I have news for them, it’s just as jarring for me.  I’m used to feeling the music inside me and simply letting the tune come out.  I have never given singing more thought than that.  What have I done?!  Clearly I have always taken for granted this rather natural gift.  I guess I assumed that my ability to carry a tune would not change, that only my voice would change, the sound or the key, but not the ability to put notes one after the other.  Simple as falling off the proverbial log.  I assumed (obviously incorrectly) that my voice might start on a different note, but that I’d be able to naturally (magically) start on that given note and make melody from there like I always have been able to.  Like transposing music, as simple as adding a capo.  But it isn’t.  And I don’t know what to do.

placid waters on the horizon

The reality is that it is too early to actually do anything right now.  Because of the low level dose of testosterone I’m on and because it has been so short a time, I’m in store for many more changes.  My voice is likely to continue to change over time.  So no need to incite and inflame my over-active anxiety or self-flagellation just yet either.  I’ve done a bit of research – mostly on the internet and in trans-forums and trans-groups I’m in.  All is not lost.  Lots of trans-guys end up being able to sing when all is said and done.  It takes time and effort.  Some guys work with a voice coach who specializes in transgender voices and I know we have someone like that here in Boston because my primary care doc mentioned it to me before I started T.  I’m also engaging in some spiritual practices that foster tranquility, patience, understanding, and maybe ultimately harmony.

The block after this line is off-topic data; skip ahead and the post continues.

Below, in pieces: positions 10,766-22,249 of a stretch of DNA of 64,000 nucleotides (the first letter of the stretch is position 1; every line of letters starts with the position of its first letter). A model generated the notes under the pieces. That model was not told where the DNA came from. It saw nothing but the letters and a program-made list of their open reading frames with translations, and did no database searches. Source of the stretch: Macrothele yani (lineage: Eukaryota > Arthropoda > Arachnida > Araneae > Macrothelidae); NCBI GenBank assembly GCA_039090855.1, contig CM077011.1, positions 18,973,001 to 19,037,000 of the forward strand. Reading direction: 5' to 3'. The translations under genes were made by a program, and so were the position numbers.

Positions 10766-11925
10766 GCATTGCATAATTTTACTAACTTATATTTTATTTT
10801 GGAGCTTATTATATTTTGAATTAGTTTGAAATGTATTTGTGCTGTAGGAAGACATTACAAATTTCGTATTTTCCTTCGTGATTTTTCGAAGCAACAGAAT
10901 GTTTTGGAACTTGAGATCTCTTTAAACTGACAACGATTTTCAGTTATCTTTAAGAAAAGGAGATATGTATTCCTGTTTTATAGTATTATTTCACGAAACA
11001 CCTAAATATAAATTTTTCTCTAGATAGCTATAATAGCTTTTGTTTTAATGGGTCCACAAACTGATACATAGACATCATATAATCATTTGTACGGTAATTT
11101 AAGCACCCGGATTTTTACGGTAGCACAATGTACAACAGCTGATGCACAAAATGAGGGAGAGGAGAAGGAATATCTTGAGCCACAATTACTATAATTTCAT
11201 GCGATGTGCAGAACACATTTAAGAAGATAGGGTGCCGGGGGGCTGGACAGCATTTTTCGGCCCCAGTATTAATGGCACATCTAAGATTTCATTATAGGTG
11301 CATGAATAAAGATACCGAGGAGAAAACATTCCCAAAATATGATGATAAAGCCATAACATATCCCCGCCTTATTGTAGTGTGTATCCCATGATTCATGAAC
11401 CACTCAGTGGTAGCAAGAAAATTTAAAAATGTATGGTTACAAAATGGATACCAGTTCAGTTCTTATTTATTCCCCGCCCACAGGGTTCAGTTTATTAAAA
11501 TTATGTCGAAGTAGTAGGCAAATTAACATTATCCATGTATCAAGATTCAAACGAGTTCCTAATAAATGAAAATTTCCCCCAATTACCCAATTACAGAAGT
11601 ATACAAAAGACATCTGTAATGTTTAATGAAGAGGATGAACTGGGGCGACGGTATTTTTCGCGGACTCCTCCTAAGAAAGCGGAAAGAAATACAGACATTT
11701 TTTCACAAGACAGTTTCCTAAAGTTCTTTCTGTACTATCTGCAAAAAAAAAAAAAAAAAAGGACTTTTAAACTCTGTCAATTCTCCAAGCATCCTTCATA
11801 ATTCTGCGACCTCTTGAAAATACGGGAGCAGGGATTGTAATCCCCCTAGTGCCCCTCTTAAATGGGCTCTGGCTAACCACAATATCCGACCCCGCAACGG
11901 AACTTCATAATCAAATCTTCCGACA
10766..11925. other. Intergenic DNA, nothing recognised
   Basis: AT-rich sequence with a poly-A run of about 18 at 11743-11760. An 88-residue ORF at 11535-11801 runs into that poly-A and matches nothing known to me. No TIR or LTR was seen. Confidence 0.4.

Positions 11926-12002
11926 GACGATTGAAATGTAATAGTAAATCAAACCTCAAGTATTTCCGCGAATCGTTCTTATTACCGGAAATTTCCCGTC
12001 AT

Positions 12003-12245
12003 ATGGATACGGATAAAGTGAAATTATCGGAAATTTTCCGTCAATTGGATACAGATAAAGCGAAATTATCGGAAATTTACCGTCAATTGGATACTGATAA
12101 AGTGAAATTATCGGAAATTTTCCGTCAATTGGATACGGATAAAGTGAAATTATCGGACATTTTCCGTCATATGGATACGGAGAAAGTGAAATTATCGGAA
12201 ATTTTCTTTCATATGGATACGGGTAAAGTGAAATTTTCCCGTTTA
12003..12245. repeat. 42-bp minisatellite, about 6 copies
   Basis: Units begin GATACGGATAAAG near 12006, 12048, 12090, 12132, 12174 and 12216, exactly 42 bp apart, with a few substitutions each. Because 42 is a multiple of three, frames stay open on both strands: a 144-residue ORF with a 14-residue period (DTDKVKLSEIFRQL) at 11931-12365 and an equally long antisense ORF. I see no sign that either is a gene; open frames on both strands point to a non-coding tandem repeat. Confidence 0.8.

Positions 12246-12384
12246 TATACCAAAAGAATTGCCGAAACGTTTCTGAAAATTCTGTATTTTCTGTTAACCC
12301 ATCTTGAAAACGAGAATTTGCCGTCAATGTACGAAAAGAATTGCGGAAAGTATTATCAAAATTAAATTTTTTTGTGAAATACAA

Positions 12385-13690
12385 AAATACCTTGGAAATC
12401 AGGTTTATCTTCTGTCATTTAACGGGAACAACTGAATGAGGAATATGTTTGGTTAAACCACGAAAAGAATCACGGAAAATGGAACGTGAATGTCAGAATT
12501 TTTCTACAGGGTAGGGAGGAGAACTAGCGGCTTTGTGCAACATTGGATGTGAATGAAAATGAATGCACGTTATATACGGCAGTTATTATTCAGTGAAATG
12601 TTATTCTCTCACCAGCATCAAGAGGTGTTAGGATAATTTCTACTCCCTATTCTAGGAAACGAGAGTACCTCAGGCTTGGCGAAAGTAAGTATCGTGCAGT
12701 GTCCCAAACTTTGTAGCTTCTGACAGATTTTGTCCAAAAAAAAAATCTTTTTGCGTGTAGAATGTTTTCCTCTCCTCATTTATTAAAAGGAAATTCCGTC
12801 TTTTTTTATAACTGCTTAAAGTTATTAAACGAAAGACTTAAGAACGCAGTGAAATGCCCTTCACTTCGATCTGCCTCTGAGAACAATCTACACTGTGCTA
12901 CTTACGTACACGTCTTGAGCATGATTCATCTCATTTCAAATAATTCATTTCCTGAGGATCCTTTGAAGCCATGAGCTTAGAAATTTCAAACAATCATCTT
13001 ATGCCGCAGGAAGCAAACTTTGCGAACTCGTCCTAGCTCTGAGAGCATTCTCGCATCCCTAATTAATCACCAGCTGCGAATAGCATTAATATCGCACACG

About halitentwo

i am. god is. we are. as soon as i write something about me i change, am different, evolving. i am trans. i am a parent. i am a partner. i am a human. i am attempting to live a well-lived life in the spaces in between, beyond definition, fluid, dynamic, omnifarious and always changing. hopefully growing.
This entry was posted in blessings, feelings, no man's land. Bookmark the permalink.

2 Responses to deal with the devil

  1. Mrs Fever says:

    I don’t think I ever considered singing ability as part of the vocal change that accompanies a hormonal shift. I wonder if, eventually, your vocal chords will undergo the same transformation as is seen/heard in adolescent males throughout/post puberty. I remember my brother’s voice changing, around age 14, and he lost his singing ability during the hormone shift (he had a natural talent) but regained the ability – in a new register – once he was through the drop-deepening tone gauntlet.

    • halitentwo says:

      Oh hope-giver you! That would be wonderful. I’ll keep that in mind as I continue through the drop-deepening tone gauntlet (LOVE that description)! Thank you ❤